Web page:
There is no denying the educational and networking opportunities of attending marketing conferences. But, if you decide to take your financial commitment to the next level and exhibit, you want to get the most bang for your buck. The last thing you want to do is stand at your booth and be a poor man’s version of a carnival barker.
If you’re going to shell out big bucks to exhibit at a marketing conference, engagement should be your number one priority. So, rather than thinking about how to get the best ROI from a tradeshow, think in terms of generating ROE: Return on Engagement.
As a veteran conference attendee and exhibitor, here are some of my favorite examples for improving attendee engagement to inspire you to think beyond branded tote bags and blinking key chains.
Invite Prospects and Customers to Visit Your Booth
One way to drive traffic to your booth is to let your customers and prospects know that you’re exhibiting at the conference. You invite prospects for the obvious reason: you get to meet them face to face. Offer them an incentive to sign up for a demo prior to the show or schedule an appointment to meet key members of the leadership team.
You invite customers for two reasons: one is to solidify your relationship with them. The second is the possibility of a testimonial. It’s one thing for YOU to talk about your products and services; it’s another thing entirely for a happy customer to do so. Leverage your raving fans, especially those located in the same city/region as the conference.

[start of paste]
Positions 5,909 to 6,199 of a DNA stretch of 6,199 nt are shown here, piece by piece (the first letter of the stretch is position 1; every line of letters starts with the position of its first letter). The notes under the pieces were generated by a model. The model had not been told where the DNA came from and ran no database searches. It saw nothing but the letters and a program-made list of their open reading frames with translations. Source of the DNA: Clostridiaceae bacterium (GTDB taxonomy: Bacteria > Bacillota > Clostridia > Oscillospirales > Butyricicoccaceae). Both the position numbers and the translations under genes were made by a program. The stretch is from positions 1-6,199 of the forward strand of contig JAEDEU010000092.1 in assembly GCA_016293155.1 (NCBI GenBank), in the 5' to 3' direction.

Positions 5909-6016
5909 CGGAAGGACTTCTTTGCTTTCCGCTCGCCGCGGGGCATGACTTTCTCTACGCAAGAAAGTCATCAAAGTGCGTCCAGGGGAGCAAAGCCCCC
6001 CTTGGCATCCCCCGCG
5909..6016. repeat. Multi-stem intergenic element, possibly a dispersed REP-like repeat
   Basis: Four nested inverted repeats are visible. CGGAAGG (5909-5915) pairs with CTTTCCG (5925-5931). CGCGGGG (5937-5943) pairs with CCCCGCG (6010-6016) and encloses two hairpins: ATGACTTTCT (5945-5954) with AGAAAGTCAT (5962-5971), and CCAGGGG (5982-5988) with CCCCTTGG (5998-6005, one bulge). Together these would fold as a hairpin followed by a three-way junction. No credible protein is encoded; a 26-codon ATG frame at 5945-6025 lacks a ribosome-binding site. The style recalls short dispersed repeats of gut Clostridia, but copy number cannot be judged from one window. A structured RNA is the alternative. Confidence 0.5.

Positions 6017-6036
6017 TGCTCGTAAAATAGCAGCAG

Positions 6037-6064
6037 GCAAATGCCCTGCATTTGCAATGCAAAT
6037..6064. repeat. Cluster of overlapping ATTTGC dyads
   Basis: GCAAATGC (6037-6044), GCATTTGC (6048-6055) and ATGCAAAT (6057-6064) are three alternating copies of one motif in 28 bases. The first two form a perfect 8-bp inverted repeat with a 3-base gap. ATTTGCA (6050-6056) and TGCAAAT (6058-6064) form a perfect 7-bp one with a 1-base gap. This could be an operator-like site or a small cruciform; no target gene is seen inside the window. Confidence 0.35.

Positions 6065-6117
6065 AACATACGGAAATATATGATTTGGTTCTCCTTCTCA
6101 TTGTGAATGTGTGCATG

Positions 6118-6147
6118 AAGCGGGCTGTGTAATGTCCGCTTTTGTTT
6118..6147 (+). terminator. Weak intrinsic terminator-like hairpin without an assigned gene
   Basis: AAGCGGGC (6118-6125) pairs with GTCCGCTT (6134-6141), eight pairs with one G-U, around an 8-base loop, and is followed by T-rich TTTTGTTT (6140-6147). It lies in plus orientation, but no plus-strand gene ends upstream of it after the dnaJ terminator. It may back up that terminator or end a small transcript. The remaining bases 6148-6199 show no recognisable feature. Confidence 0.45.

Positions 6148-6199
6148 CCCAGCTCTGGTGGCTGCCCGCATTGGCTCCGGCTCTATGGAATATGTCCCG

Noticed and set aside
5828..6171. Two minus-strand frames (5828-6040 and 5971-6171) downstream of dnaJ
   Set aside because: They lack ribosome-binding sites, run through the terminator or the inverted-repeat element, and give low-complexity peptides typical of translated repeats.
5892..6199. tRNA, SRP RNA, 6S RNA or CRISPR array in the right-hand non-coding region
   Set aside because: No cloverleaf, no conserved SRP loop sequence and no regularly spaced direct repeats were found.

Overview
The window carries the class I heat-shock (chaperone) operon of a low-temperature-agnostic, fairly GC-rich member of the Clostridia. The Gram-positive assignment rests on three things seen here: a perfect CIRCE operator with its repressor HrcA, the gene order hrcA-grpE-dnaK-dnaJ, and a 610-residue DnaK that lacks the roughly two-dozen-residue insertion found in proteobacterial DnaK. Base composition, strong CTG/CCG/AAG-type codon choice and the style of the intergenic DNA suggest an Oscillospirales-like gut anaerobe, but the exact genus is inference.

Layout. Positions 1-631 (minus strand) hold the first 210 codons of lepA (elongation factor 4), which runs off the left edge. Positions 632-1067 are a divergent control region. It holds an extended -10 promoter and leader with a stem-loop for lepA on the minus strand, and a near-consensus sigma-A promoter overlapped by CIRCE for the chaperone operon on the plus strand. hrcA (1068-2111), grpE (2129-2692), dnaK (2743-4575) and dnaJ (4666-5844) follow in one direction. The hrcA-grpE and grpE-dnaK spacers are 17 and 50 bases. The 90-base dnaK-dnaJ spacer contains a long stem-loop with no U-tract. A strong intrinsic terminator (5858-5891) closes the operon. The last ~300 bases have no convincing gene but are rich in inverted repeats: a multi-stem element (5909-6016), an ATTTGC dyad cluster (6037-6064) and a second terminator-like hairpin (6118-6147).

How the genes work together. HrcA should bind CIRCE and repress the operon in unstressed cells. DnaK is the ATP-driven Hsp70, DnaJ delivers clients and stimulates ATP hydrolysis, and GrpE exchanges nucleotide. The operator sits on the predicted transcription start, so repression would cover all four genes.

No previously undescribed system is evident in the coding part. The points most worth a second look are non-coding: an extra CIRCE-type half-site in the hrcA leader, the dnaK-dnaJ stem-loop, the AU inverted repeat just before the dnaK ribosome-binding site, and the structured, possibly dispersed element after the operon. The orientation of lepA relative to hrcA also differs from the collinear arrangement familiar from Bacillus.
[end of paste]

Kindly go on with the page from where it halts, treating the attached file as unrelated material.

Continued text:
Host an After-Hours Event that Involves Food and Booze
During the hustle and bustle of a marketing conference, attendees may not have the time to engage with you due to educational sessions and checking in with work. Take the engagement to the next level by hosting an after-hours networking event or cocktail hour.
At the 2014 edition of INBOUND, the HubSpot user conference, I attended a networking event hosted by WriterAccess, an online marketplace connecting customers directly with expert writers. In addition to speaking with customers and the CEO, I spent nearly an hour chatting with one of the employees about a wide variety of topics, including the WriterAccess service. This gave me a connection to the company I would not have made through receiving an online demo and, I’m now a customer.
This option isn’t cheap, but it is effective.
Give Away High-Quality Pens
Sometimes it seems like people attend conferences just to stock up on office supplies. They swoop by booths and grab pens, notepads, rulers and candy. They don’t even make eye contact with you on their way to the next yet. And yet, branded pens are a traditional way that vendors draw people into their booths.
Make your pens high quality. Not the cheap plastic crap that ends up in kitchen utility drawers. I found one vendor’s pen so comfortable that I used it every day at work got upset when the ink ran out. While I was not a qualified prospect for that particular product, that vendor remained top of mind for several months while I used the pen.
Also, make your pens unique. Novelty pens with blinking lights never get used except when the power goes out, or when kids use it at school to impress their friend. But a pen with a unique color of ink could provide lasting value. For example, a former employer of mine used to give away elegant pens with orange ink. A disgruntled customer stopped by the booth to pick up some of the pens to restock her supply. A sales rep seized the moment, engaged the customer and, ultimately, turned the frown upside down to sell them $367,000 in additional products and services.
Appeal to Attendee’s Sense of Fun with Photo Ops
It seems like everybody is into selfies these days. The growing importance of visual content backs up that assertion. Why not take advantage of this vanity by offering fun ways for attendees to